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11 Truths About Depression and Antidepressants

by Dr. Sharon Orrange on August 24, 2015 at 1:37 pm

Almost 10% of Americans will battle depression over their lifetime.  Some people will find themselves depressed after a traumatic life event; for others, it’s a constant battle.
While depression can happen to anyone, here are some surprising statistics:

  • People living in the southeast US tend to have a higher incidence of depression.
  • People with lower levels of education tend to report more depression.
  • Involuntary unemployment—aka someone who can’t get a job—is a frequent cause of depression.
  • Women are twice as likely as men to report symptoms of depression, and 10% of women suffer from post-partum depression.
  • Less than 50% of people who suffer from depression will seek medical help.

The Good News
Antidepressant medications, in conjunction with therapy, actually work for the majority of people that try them.
Before you start taking an antidepressant, keep in mind:

  • You have to take it daily, not as-needed.
  • Even if your depression gets better right away you may need keep taking it for four to nine months to prevent relapse.
  • Don’t stop your prescription without talking to your doctor.

Ok, you’ve got it, so now—what works?
These 11 facts will help help you and your doctor figure out the most effective treatment for your depression.

  1. Starting two drugs at the onset of depression is no better than one.
  2. Antidepressants generally work. Initial treatment of mild to moderate major depression with antidepressants leads to response or remission in roughly 50 to 60 percent of patients.
  3. Will antidepressants help me? Treatment for 6 to 12 weeks with any SSRI, SNRI, atypical antidepressant, or serotonin modulator, results in remission of symptoms 47 percent of the time, with some improvement in 63 percent of people. “Remission of your depression” means you have no more symptoms, and it’s more likely if your treatment begins soon after your symptoms start.
  4. There are 4 common classes of antidepressants. Some examples to help you keep them straight:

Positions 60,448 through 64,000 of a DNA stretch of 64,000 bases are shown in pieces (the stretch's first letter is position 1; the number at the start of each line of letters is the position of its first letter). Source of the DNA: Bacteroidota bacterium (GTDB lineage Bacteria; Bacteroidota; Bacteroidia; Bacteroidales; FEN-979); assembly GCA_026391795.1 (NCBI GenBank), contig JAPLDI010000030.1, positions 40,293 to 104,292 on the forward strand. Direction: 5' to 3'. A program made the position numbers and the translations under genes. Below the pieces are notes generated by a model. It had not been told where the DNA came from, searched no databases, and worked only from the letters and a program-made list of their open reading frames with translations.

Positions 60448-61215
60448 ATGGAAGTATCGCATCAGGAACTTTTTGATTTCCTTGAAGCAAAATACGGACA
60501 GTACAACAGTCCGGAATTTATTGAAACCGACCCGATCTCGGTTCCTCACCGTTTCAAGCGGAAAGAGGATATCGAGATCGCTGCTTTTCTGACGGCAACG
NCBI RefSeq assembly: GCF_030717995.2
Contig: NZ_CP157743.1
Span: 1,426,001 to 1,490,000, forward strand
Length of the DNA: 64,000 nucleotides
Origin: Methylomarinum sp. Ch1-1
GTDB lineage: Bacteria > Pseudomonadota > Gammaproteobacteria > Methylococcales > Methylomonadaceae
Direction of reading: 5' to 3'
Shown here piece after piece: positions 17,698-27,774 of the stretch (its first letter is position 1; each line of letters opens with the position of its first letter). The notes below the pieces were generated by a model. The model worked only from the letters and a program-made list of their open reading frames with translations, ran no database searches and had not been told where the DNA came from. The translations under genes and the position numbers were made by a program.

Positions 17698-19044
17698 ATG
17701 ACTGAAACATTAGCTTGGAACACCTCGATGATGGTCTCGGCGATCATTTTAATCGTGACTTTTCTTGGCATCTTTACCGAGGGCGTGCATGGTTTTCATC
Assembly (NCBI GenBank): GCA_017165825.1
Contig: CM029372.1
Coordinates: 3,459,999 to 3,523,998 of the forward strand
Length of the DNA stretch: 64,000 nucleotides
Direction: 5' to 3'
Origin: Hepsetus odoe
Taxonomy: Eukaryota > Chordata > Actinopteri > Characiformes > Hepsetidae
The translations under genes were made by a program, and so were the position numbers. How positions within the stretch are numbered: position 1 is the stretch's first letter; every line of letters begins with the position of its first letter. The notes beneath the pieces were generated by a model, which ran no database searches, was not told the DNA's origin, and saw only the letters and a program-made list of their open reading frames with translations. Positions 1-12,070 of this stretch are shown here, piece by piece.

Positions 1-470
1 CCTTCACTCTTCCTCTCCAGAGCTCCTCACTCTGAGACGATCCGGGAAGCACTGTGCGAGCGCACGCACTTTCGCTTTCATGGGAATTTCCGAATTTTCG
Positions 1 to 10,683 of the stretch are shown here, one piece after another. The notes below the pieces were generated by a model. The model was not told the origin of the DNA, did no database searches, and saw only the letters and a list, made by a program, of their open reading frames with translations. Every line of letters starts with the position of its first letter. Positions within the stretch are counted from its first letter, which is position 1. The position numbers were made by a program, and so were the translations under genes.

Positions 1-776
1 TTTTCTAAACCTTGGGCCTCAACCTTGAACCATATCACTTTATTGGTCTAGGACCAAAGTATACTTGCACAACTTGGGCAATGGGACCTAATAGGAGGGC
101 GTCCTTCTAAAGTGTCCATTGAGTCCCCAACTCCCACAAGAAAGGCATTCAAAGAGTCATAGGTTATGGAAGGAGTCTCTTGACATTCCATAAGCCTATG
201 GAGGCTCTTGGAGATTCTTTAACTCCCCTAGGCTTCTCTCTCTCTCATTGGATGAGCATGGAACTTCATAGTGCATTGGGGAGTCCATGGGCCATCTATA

5. Surprise! Multiple reviews have shown that different antidepressants are generally comparable—both across and within classes. Side effects are what makes the difference—and cost. Some of these drugs are very expensive, especially those that are brand-only.
  6. Which is the best to start with? For patients with mild to moderate major depression, initial treatment should be an SSRI.
  7. Sertraline (generic Zoloft) is the most widely prescribed SSRI. There is some evidence that sertraline and escitalopram (generic Lexapro) provide the best combination of efficacy (how well they work) and acceptability (how well they are tolerated).
  8. Which has the “best” side effect profile? More people can tolerate citalopram, escitalopram, and sertraline than other antidepressants.
  9. Which antidepressants may not work as well? Some studies have shown response was more likely with escitalopram (Lexapro), mirtazapine (Remeron), sertraline (Zoloft), and venlafaxine (Effexor), compared with duloxetine (Cymbalta), fluoxetine (Prozac), fluvoxamine (Luvox), and paroxetine (Paxil).
  10. Use side effects to your advantage. Trazodone can be used for people with insomnia, bupropion for those who want to avoid sexual dysfunction or want to quit smoking. Weight gain may occur with mirtazapine, fluoxetine, paroxetine, trazodone and venlafaxine, but bupropion may actually result in weight loss.
  11. Patience is a virtue. Even if you seek help for depression, and receive a prescription, you may find it hard to stay on your antidepressant. Why? Side effects can be a huge factor—they’re at their worst during the first few days, but you should know they’ll likely get better, regardless of the drug you’re taking. Antidepressants may also seem like they aren’t working—but did you know there can be a 2 – 3 week lag before they start to take effect?

Tell us about your experience.
Dr O.


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